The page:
If Question 2, “Civic Engagement Commission,” is approved, require the proposed Civic Engagement Commission to provide resources, assistance, and training related to land use and other matters to community boards.

Update: At its fall meeting on 10/4/18, Grand Street Democrats voted to recommend a “Yes” vote for only Proposal #1, and voted to recommend a “No” vote for Proposals #2 and #3.

Proposed letter to elected officials regarding air quality during L Train shutdown

At our fall meeting on Thursday, Grand Street Dems will have a chance to approve the following letter to our elected officials urging them to make sure air quality tests are conducted before and during the L Train shutdown to monitor the air quality in neighborhoods like ours that will see a significant increase in diesel bus traffic.

Read the proposed letter below.

Update: The letter below was approved by Grand Street Dems at our meeting on 10/4/18. The letter has also been signed by many other neighborhood groups and local officials. The final letter can be viewed here:

Update 2: In a big victory, the MTA has agreed to monitor air quality all along the bus route during the L Train shutdown. 

Thursday 10/4: GSD Fall Meeting

GSD Fall Meeting

Thursday, October 4
6:00 pm

Seward Park Coop Community Room, 266 East Broadway

All GSD officers are up for re-election: president, vice president, secretary, and treasurer. If you are a member, please consider running! This club will continue to grow and engage local Democrats only with commitments from people like you!

We will also be discussing City Charter proposals that will be on the November ballot, and finalizing our November endorsements.

Hyper-local primary results

Grand Street Democrats officially is responsible for Part A of Assembly District 65. That’s a small slice of the Lower East Side comprised of all four Grand Street co-ops (East River, Hillman, Amalgamated, and Seward Park); half a dozen buildings of Vladeck Houses on Jackson Street; a block of low-rises bordered by Henry, Clinton, East Broadway, and Montgomery; and a few additional addresses sprinkled in between.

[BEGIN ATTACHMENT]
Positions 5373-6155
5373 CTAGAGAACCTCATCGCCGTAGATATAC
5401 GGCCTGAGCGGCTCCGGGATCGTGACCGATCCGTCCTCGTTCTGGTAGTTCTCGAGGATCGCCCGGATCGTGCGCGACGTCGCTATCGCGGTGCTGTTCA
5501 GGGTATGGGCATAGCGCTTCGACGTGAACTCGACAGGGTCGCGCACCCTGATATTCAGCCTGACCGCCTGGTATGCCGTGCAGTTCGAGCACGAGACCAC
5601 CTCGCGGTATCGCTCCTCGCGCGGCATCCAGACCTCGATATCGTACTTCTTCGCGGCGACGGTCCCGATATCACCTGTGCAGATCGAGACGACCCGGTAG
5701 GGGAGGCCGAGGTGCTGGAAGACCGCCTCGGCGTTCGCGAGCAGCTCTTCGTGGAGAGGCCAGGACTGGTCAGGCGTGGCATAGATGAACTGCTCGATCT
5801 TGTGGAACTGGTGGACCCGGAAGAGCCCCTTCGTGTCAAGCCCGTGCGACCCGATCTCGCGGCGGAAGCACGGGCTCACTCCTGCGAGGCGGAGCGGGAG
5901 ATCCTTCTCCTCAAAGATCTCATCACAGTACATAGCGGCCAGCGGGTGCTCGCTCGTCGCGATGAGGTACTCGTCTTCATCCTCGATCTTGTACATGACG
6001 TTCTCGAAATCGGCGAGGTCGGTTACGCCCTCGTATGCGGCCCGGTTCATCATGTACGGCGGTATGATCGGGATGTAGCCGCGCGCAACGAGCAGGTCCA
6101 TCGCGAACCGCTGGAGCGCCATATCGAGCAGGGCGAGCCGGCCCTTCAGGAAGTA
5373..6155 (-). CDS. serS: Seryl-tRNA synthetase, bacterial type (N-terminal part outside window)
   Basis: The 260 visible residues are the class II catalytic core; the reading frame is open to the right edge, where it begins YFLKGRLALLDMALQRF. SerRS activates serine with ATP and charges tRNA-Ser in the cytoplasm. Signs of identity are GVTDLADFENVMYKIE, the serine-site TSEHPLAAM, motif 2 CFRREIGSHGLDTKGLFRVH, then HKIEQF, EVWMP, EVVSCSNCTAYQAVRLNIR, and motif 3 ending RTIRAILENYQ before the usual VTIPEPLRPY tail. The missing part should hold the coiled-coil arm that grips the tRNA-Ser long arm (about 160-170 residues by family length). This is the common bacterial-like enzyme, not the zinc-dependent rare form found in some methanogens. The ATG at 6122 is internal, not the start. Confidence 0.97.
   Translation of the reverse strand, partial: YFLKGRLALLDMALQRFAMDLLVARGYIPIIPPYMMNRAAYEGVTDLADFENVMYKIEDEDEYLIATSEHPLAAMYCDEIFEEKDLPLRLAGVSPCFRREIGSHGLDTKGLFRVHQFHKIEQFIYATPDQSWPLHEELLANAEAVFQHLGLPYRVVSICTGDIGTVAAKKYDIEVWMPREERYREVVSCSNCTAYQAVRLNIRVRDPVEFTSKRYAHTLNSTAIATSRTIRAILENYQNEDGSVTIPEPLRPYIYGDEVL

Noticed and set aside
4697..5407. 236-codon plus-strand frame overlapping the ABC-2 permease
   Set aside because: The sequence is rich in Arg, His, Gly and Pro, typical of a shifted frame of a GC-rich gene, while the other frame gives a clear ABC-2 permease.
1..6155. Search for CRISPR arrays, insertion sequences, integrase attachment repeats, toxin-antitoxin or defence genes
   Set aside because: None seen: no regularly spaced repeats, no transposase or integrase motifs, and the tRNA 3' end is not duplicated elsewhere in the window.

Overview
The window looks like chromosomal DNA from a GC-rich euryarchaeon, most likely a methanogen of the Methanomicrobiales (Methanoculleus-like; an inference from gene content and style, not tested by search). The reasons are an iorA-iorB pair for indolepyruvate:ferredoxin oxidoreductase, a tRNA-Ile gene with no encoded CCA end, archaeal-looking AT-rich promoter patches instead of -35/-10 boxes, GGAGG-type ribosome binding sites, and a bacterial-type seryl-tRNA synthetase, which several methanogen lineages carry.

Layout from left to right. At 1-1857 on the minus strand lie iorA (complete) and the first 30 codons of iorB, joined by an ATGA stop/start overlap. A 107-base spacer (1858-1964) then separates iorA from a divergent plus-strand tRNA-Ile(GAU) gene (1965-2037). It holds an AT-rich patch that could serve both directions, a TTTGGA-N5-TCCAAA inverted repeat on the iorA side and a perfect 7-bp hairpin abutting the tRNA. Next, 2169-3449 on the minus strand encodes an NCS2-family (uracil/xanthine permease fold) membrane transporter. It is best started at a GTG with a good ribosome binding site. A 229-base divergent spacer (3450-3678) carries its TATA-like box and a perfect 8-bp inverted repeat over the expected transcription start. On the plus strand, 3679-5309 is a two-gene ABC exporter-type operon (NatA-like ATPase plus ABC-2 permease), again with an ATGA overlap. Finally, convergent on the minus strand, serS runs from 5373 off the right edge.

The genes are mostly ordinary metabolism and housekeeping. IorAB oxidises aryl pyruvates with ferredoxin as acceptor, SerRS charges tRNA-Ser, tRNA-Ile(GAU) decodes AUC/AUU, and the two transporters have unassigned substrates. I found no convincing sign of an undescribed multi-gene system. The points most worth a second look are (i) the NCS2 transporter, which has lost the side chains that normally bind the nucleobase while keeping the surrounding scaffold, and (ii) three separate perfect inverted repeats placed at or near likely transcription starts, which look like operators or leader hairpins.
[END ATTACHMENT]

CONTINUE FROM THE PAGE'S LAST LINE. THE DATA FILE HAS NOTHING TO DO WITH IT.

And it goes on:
Map of Assembly District 65 Part A

We know who won last week’s primary, but how did they do just in our part?

Andrew Cuomo won more votes for Governor, but by a much smaller margin than in the state overall.

Jumaane Williams picked up more votes here for Lt. Governor than the statewide winner, Kathy Hochul. (Though you can see that Williams matched Cynthia Nixon’s vote total, while Hochul had a 24% drop-off from Cuomo, her running-mate.)

In a four-way race for Attorney General, Zephyr Teachout won the neighborhood, with eventual winner Tish James a close second.

Robert Rosenthal lost a close race for Civil Court Judge in the 2nd Judicial District, but bested Wendy Li by 17 points in our neighborhood.

Finally, in the race for Democratic State Committee, Chris Marte beat his opponent here by an even bigger margin than in the full Assembly District.

Sept. 24: Sister District Fundraiser and Party

Sister District is a national organization working to connect Democrats in deep blue districts (like us) with state candidates in purple districts who are at the front lines of the blue wave.

This year, New York’s Sister District chapters are supporting Liz Hanbidge and Tina Davis in Pennsylvania. GSD volunteers helped phone bank for Hanbidge earlier this year, and now we have a chance to meet both candidates at a fundraiser on Monday, September 24.

Sister District Fundraiser for Liz Hanbidge and Tina Davis

Monday, September 24
6:00 – 9:00 p.m.

Sid Gold’s Request Room
165 W. 26th St.

Stars from Frozen and Wicked and other shows will perform, and there will be an auction for backstage passes to Broadway hits.

You can attend without donating or donate without attending, but please do both!

Congratulations, Christopher Marte

In last Thursday’s primary, local activist Christopher Marte won a resounding victory over his challenger for a position on the NY State Democratic Committee.

This is an internal party position, usually dominated by Albany insiders. Chris brings with him a history of community activism and a commitment to progressive policies, and promises to join a small but growing progressive caucus within this party apparatus dedicated to making our party’s internal rules and deliberations more transparent and equitable.

Congratulations, Chris!